He said he appreciated what Common Folk was trying to do but wondered if it couldn't bracket the music. David Carver, the landlord for the retail space, had assured the trustees that Sweeney was aware of the noise requirements, he said. Trustees Elaine Nickerson and Roger Gibboni brought up some of the same points. NIckerson noted that Carver does not own the building but the commercial space. There are 19 units, 10 residential and nine commercial in the association.
 
"We each have decided that, to live in this downtown to be a part of the downtown to be part of a building the vibrancy of North Adams," Nickerson said. But, she added, "there are bylaws, there are rules and regulations about peace and enjoying it. And I guess the bar was set high."
 
The bylaws specifically talks about music and radios, she said, and it is a violation for sounds to be heard from other units. 
 
Leary had at the outset of the hearing stated clearly that the Planning Board makes no conditions based on private association rules. Those would have to be negotiated between the condo owners and the commercial space, he said.
 
"The city Planning Board is not bound, nor should it be considering the bylaws of the condominium association," he said. "We are bound by the ordinances of the city of North Adams. That is what we are required to make our decisions based on."
 
Miksic said the board's job was to determine if a business fits into a location.
 
"People should not live downtown North Adams, or downtown anywhere, if they don't want noise," he said. "You want to live downtown. That's great. We want you to live downtown, but you are living in an area zoned specifically for commerce. If you do not want commerce near you, you should not be living in these areas."
 
The application was approved unanimously with hours of operation as presented with the latest being 9 p.m. on Friday and Saturday in the summer, and 8 p.m. in the winter. 
 
In other business, the board approved: 
 
An application by Andrew Casteel to operate an online clothing business at 189 Beaver St. Casteel said he and his partner, Sarah, have been upcycling clothing on the side and now intend to do it full time. There are several sewing machines and related equipment for production but there would be minimal local customer pickups since 90 percent of the product is shipped.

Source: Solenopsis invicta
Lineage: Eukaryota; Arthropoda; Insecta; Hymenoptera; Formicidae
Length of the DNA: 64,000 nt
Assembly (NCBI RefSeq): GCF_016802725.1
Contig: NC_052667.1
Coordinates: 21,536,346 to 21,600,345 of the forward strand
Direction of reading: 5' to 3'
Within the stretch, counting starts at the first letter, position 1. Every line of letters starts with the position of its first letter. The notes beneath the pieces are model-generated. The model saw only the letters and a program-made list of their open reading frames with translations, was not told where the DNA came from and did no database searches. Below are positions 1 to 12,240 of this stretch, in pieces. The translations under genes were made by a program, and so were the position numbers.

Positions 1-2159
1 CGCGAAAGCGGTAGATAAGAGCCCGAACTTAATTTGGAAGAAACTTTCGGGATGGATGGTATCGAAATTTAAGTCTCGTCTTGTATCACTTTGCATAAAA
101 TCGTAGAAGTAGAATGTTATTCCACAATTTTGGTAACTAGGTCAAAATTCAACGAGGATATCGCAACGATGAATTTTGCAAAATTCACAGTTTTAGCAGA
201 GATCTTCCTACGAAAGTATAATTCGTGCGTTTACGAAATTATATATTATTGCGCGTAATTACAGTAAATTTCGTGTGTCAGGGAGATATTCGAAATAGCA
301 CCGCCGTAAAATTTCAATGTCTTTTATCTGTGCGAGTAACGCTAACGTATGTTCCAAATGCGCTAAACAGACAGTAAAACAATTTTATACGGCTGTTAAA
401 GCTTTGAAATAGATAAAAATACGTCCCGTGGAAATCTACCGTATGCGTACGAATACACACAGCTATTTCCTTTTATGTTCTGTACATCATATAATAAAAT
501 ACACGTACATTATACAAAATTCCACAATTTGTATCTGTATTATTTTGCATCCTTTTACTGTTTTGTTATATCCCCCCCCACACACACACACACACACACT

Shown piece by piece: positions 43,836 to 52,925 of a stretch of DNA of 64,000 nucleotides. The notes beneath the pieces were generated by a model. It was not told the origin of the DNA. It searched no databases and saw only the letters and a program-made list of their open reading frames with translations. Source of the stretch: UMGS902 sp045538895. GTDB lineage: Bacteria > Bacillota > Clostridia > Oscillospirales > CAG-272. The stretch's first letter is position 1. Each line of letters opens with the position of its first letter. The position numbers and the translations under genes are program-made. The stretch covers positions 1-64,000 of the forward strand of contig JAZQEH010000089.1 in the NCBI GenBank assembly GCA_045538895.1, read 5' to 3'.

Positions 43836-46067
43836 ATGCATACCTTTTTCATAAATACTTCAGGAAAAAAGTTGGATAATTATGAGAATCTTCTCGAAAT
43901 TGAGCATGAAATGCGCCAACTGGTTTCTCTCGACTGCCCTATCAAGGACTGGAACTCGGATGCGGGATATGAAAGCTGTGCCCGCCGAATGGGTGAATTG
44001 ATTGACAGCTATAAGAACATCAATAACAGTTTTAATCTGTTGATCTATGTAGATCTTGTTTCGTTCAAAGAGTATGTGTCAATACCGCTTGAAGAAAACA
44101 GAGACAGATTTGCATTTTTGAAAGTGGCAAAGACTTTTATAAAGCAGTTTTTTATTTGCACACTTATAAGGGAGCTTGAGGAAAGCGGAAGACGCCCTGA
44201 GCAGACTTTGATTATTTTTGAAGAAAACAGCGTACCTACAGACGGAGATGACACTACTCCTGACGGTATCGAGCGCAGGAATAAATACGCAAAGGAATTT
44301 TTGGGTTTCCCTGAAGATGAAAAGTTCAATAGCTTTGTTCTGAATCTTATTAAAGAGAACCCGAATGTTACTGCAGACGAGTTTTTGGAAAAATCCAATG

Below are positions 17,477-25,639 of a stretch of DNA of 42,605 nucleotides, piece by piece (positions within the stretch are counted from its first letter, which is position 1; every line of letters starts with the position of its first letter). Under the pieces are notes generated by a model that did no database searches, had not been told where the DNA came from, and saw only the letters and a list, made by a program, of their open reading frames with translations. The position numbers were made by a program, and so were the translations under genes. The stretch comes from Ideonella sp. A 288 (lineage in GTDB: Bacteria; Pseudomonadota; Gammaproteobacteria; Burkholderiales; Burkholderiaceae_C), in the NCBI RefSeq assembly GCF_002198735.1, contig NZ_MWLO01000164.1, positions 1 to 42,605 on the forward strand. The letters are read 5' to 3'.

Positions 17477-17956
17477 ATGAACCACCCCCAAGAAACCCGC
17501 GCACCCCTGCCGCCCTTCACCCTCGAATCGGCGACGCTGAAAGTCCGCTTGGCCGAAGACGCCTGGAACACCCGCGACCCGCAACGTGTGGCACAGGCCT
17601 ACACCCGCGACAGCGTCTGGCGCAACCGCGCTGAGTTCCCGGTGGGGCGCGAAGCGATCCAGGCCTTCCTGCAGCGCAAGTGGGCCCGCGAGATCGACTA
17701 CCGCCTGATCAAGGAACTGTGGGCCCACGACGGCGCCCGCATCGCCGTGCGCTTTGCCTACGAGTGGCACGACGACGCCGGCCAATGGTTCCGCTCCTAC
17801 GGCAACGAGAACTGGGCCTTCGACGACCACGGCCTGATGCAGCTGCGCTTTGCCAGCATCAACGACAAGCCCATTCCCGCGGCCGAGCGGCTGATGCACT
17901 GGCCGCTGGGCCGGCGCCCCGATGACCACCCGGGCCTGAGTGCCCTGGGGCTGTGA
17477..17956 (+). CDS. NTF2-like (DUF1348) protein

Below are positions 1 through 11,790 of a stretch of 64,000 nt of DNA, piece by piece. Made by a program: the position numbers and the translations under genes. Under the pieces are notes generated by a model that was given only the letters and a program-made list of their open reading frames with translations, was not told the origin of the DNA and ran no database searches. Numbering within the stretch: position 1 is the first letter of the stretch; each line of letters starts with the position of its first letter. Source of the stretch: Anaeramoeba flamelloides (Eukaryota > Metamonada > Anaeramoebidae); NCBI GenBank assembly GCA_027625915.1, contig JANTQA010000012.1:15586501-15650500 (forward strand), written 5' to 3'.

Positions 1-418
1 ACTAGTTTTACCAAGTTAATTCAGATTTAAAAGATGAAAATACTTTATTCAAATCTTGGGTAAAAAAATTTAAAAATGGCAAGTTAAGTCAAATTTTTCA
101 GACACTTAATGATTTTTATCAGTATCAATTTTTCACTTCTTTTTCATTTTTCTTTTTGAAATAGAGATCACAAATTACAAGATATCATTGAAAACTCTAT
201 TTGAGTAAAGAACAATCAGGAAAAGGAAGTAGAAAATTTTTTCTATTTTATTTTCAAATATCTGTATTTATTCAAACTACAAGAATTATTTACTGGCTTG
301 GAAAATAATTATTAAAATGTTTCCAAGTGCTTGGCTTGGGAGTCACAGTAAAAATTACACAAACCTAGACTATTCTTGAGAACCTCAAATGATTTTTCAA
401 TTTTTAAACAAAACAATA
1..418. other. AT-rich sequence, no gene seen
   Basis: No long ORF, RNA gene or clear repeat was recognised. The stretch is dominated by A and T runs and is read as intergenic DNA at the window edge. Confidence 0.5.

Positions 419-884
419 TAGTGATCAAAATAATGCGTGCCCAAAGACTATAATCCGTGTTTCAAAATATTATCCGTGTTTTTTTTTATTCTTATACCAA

• An application by Julia Daly to operate a restaurant at 55 Union St. Daly and Nick Tardive had reopened the Parlor on Ashland Street last year but she said they were pushed out when the landlord turned the building into an AirBnB. They plan the same model at what is HiLo, with coffee, tea, soup, salad and sandwiches,, Wednesday to Sunday from 7 to 2. Later they will offer food during performances once HiLo reopens. 
 
Miksic, an owner of HiLo, stepped down from the board during the discussion and abstained during the vote. He was asked when the exterior of the building would be completed and said work was done on the north side and that the new siding on the Union Street side would be painted before winter. Lack of revenue had held up work, he said, but Daly's operation will start some funds flowing back into the building. 
 
• An application by Trinity Engineering for office space in the Wall-Streeter building was approved. Owner John E. Dupras said the 23-year-old firm was moving from Stamford, Vt., because it needed more space. It provides services mostly in Windham and Whitingham counties in Vermont and Berkshire and Franklin counties. 
 
"We have grown significantly in the last few years and we were looking to find a location that would serve as a general locus of these counties and having been a lifetime resident of North Adams, I mean it was a natural to look at North Adams," he said. 

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Flag Disposal Receptacle Installed at North Adams Fire Department

By Jack GuerinoiBerkshires Staff

The secure receptacle is located on the south side of the fire station.
NORTH ADAMS, Mass. — The city unveiled a newly installed flag disposal box that will provide residents with a safe place to respectfully dispose of American flags. 
 
"We don't want our flag to be disrespected and to have the opportunity for people to be able to retire it safely with honor in a centralized space is great," City Councilor Benjamin Lamb said Monday morning at a small gathering at the fire station where the box was installed. 
 
Lamb said he decided to act after seeing a social media post documenting a pile of flags essentially thrown away at the transfer station. He did some research and found that Sturbridge had a public receptacle to dispose of retired American flags.
 
He thought this could be a solution in North Adams.